|Type||Journal Article - Open Journal of Statistics|
|Title||Improving Disease Prevalence Estimates Using Missing Data Techniques|
The prevalence of a disease in a population is defined as the proportion of people
who are infected. Selection bias in disease prevalence estimates occurs if non-participation
in testing is correlated with disease status. Missing data are commonly encountered
in most medical research. Unfortunately, they are often neglected or not
properly handled during analytic procedures, and this may substantially bias the results
of the study, reduce the study power, and lead to invalid conclusions. The goal
of this study is to illustrate how to estimate prevalence in the presence of missing data.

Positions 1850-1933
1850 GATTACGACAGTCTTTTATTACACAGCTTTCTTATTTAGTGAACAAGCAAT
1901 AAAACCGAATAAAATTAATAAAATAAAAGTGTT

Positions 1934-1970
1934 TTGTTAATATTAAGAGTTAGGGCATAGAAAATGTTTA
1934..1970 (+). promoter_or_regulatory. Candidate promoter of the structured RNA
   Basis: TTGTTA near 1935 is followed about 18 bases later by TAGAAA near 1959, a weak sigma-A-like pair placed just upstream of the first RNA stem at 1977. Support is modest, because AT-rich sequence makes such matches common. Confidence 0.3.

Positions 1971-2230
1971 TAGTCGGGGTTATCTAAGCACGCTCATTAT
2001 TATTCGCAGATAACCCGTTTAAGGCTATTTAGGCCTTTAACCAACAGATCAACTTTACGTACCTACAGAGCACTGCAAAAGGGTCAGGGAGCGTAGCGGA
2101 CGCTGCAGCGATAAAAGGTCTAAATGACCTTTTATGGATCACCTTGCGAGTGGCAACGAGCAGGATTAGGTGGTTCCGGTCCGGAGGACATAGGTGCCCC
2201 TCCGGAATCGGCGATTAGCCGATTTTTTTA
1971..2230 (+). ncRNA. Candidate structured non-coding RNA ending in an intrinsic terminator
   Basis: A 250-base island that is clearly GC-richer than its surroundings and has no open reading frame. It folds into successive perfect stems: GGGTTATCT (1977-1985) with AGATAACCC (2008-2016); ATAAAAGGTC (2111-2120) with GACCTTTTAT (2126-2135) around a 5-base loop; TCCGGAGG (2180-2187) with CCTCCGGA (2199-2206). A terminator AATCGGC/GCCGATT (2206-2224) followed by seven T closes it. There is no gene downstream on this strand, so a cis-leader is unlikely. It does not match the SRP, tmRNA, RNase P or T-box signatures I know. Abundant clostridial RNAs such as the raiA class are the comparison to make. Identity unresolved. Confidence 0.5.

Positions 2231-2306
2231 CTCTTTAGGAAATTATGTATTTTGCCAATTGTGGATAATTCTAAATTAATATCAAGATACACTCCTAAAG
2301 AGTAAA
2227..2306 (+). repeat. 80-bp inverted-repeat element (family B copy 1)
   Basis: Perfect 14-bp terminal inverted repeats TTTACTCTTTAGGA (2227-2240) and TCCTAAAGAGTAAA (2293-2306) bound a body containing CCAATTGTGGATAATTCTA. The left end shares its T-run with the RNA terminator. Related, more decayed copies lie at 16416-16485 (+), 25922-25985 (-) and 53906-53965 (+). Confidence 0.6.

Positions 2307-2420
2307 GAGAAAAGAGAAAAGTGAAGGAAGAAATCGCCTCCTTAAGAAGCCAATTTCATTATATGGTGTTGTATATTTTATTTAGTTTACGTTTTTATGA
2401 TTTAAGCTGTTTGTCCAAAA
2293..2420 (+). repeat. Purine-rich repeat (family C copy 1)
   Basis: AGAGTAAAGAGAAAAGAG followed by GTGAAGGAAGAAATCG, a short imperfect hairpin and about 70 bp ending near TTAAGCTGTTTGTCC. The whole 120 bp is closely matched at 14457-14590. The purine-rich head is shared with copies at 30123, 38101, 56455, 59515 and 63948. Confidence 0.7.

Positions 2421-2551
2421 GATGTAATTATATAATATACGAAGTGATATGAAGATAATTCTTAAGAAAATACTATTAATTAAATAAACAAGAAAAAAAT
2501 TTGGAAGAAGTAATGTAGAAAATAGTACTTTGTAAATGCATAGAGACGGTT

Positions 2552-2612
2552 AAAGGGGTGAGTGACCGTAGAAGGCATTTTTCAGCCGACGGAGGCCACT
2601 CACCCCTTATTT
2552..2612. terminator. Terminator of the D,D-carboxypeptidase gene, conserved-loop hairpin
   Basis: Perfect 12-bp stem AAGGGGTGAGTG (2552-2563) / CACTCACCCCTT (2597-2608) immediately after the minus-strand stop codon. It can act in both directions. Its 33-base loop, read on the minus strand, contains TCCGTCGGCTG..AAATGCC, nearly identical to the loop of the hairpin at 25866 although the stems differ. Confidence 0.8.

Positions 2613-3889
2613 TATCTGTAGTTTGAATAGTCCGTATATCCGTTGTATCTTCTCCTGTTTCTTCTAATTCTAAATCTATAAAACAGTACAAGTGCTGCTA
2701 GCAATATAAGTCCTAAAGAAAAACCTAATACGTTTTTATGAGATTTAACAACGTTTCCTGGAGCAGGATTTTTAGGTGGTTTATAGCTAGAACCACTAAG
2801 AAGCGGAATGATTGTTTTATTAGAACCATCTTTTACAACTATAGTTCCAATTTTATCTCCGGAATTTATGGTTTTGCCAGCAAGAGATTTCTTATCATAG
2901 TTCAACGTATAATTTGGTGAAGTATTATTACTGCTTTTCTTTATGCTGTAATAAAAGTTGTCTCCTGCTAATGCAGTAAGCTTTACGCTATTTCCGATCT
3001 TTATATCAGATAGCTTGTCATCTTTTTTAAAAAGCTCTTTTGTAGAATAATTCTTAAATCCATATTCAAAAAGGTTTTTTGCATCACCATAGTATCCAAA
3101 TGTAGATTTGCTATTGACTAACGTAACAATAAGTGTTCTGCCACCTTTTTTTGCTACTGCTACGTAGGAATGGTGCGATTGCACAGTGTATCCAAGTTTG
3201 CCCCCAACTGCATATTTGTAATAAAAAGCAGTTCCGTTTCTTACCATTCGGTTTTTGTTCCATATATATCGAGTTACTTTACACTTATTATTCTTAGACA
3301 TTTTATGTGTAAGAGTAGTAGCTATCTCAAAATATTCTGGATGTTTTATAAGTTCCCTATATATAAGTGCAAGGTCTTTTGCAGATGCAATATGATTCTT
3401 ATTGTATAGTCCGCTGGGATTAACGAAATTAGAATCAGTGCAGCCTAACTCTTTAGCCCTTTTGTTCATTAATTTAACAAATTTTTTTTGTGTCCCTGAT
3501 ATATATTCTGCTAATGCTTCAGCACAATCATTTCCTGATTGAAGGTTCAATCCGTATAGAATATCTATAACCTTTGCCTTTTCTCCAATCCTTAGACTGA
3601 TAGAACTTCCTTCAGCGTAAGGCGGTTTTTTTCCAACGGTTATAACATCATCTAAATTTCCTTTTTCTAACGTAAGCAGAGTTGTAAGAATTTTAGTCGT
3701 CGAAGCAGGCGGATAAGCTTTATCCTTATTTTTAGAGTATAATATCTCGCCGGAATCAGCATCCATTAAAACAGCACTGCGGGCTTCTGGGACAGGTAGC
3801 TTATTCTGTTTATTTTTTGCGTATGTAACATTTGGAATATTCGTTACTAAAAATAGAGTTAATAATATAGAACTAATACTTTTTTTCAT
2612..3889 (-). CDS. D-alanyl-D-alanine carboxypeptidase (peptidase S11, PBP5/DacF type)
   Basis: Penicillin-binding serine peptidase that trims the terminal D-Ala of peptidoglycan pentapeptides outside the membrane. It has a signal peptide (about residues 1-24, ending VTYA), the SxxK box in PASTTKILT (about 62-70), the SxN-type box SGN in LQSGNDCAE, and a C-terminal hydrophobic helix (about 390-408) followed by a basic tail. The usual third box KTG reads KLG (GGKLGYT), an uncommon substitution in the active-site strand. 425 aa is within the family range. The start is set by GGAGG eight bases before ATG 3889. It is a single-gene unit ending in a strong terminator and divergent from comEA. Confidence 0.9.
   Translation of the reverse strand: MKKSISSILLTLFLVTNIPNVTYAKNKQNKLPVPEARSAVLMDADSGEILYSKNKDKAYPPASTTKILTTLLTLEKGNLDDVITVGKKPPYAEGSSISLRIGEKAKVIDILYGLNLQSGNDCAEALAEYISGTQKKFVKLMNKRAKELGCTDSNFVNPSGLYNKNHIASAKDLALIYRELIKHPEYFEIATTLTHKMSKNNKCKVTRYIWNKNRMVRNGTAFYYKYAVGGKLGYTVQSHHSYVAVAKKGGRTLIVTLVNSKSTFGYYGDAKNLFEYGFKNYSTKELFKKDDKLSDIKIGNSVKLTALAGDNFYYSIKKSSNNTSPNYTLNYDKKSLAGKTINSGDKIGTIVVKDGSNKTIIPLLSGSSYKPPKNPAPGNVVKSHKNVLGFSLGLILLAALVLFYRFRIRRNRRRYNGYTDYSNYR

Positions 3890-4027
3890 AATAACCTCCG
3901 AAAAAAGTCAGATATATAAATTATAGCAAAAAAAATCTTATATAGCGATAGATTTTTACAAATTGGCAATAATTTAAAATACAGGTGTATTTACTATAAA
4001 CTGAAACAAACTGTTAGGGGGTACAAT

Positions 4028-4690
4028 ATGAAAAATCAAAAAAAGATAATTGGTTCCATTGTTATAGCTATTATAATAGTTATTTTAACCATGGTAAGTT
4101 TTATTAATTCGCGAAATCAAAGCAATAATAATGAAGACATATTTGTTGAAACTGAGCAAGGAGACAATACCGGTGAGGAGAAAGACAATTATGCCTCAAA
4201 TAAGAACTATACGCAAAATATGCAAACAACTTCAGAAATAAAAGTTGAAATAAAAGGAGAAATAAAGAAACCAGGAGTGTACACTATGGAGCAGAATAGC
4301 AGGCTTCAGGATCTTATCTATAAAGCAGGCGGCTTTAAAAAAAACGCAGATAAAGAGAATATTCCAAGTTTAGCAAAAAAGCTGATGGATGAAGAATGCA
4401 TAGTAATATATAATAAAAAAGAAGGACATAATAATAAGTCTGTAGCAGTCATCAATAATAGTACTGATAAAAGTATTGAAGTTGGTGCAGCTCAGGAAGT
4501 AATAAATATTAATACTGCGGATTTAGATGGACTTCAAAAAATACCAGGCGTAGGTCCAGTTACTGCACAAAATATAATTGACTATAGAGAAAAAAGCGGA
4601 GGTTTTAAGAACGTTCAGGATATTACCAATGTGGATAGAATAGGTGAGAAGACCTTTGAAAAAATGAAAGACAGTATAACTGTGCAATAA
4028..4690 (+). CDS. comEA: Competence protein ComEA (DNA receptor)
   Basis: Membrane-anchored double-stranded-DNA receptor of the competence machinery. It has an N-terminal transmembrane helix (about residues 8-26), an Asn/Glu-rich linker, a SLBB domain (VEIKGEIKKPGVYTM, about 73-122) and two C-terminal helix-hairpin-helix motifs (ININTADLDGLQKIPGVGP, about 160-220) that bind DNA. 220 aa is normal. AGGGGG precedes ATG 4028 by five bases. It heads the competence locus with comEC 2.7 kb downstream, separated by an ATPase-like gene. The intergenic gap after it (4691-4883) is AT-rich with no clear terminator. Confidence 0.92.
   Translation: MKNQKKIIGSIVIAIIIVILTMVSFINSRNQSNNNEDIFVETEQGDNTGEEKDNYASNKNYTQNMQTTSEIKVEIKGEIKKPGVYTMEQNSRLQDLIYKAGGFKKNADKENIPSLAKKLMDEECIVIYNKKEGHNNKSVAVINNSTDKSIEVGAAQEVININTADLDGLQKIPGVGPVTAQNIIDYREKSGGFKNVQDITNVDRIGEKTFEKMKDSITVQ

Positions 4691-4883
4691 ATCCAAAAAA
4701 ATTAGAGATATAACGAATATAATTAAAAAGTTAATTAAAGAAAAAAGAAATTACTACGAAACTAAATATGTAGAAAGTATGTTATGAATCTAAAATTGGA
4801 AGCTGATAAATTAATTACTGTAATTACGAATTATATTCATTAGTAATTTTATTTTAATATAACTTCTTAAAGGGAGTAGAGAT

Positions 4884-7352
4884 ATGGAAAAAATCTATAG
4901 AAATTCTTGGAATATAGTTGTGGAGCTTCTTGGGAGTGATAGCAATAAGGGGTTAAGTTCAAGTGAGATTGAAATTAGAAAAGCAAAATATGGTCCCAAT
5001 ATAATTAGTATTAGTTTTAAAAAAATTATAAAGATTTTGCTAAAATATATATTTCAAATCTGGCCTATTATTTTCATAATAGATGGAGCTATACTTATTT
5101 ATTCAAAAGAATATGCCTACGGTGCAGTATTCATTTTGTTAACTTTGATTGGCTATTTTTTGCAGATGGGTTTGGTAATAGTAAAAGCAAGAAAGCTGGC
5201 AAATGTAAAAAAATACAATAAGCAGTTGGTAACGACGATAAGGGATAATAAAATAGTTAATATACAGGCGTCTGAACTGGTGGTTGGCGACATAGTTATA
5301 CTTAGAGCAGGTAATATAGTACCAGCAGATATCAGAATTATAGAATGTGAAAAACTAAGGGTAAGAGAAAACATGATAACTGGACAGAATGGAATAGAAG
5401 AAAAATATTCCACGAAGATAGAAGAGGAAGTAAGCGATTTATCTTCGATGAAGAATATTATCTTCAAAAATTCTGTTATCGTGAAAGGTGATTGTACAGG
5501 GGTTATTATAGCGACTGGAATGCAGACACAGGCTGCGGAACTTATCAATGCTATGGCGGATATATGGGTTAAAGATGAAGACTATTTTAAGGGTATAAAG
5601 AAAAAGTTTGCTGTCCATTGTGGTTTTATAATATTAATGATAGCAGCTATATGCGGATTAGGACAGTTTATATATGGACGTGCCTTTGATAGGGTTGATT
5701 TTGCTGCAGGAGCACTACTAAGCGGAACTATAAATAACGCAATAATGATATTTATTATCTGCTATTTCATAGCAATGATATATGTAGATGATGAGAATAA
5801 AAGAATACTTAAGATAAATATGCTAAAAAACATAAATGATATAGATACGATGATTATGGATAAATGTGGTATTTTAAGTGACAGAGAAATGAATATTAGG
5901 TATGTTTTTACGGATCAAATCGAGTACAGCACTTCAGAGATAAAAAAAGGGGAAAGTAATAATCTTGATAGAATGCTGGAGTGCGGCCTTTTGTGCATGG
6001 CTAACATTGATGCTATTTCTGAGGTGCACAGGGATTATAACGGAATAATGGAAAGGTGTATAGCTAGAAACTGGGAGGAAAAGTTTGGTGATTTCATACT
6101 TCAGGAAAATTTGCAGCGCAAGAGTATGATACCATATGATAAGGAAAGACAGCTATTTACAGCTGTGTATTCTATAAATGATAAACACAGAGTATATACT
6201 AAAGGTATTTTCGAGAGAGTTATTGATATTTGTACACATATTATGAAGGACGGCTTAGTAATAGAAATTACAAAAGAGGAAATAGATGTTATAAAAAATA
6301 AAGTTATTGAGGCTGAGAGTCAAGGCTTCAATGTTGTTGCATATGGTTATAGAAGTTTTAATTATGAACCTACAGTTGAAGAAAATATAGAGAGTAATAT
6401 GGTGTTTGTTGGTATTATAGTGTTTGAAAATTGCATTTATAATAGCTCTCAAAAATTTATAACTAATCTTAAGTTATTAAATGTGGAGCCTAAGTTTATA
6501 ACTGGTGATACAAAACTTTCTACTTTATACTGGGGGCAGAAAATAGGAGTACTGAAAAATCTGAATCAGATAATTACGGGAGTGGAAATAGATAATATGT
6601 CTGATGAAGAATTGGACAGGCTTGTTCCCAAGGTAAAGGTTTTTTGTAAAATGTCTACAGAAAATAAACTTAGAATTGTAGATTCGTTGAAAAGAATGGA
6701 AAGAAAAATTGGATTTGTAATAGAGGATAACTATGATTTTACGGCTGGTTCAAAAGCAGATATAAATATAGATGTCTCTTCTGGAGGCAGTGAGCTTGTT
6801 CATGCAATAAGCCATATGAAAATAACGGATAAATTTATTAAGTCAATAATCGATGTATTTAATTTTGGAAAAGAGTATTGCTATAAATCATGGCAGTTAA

We consider a case where the variable of interest (response variable) is binary and
some of the observations are missing and assume that all the covariates are fully observed.
In most cases, the statistic of interest, when faced with binary data is the prevalence.
We develop a two stage approach to improve the prevalence estimates; in
the first stage, we use the logistic regression model to predict the missing binary observations
and then in the second stage we recalculate the prevalence using the observed
data and the imputed missing data. Such a model would be of great interest in
research studies involving HIV/AIDS in which people usually refuse to donate blood
for testing yet they are willing to provide other covariates. The prevalence estimation
method is illustrated using simulated data and applied to HIV/AIDS data from the
Kenya AIDS Indicator Survey, 2007.
|»||Kenya - AIDS Indicator Survey 2007|